But avoiding low-skill or lower-paying entry level work because it’s beneath you, slacking off or flaking out on your employer just because you don’t “need” the job, hurts you as much as it does them. The poor attitudes and habits it breeds and its damage to your reputation will follow you for years, and you’ll fare even worse in a down economy.

It’s wise to work your ‘day job’ until your passion or side gig is so successful you can’t maintain both.

The blame for leagues of entitled young slackers extends to those who taught them. Teachers and parents told them, If you’re doing what you love, then it’s not really “work”—and so the goal is ultimately to not “work.” That’s wrong, and it’s setting young workers up for failure.

Not only is it perfectly dignified and gratifying to practice a trade like plumbing or construction for your entire career, but if you want a career you “love,” it usually means you have to work even harder. Making it in your chosen line of work isn’t just about taking risks, but making sure your bills are covered so you don’t fall so hard that you have to push investing in your passions and taking more risks even farther off into the future.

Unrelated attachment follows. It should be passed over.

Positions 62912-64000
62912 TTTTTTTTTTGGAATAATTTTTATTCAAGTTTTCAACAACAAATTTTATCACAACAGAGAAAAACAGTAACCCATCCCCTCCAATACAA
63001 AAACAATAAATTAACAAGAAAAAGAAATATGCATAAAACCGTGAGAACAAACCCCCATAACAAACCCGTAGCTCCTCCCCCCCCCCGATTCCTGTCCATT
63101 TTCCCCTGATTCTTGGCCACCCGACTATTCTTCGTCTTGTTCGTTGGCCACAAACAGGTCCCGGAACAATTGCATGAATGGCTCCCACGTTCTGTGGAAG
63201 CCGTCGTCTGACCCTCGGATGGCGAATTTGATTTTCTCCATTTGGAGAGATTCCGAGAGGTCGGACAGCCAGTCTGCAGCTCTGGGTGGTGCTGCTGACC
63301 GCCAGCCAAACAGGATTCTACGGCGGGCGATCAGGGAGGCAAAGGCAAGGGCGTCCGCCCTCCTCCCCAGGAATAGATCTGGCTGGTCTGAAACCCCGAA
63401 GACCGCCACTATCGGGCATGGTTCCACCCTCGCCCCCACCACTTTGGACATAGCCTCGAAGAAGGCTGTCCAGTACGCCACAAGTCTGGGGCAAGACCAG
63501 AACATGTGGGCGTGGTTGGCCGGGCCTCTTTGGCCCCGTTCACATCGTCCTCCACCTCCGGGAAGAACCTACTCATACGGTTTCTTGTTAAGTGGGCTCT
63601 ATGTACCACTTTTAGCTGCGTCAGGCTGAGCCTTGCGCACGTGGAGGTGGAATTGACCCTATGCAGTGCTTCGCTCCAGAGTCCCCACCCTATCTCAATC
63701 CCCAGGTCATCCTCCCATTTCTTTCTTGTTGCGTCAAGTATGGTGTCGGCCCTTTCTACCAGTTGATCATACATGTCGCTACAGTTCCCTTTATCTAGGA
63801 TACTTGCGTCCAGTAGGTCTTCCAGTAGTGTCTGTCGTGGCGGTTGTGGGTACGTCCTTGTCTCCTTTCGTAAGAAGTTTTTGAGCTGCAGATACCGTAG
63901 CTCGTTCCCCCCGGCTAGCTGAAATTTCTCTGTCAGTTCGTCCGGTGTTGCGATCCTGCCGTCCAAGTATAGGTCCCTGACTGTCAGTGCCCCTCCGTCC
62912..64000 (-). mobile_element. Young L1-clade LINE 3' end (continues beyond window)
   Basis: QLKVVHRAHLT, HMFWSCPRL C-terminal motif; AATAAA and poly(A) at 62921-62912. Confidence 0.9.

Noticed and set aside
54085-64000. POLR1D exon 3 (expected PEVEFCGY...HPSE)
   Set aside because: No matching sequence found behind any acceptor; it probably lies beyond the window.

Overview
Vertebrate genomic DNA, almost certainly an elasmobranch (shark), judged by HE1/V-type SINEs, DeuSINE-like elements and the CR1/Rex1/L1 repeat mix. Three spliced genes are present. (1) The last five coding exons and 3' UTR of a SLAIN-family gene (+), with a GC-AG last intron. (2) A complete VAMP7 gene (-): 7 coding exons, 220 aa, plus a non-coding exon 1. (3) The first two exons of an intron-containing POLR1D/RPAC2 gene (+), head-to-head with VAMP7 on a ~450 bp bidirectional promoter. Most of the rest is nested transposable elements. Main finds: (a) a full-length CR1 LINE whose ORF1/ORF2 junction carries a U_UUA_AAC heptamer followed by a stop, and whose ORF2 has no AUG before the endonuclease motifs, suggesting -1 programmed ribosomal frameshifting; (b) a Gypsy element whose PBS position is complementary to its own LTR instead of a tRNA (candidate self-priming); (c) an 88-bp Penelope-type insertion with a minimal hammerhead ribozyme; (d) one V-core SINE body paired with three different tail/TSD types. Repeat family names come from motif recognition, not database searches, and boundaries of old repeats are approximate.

The great news is that because the road between side gigs and full-time gigs is smoother than ever, you don’t have to drop your “day job” or avoid getting one for fear it will get in the way. It’s wise to work your “day job” until your passion or side gig is so successful you can’t maintain both—unless you have a spouse who can support you while you throw your back into something with a long ramp up time or more risk (one of the many perks to marriage, particularly young marriage).

Good economies don’t last forever, but the lessons of hard work do. So be grateful, lay off the pot, and embrace a steady job. You can still follow your dreams on the side, and when they do finally take flight, you’ll stay grounded in a work ethic that will get you through good times and bad.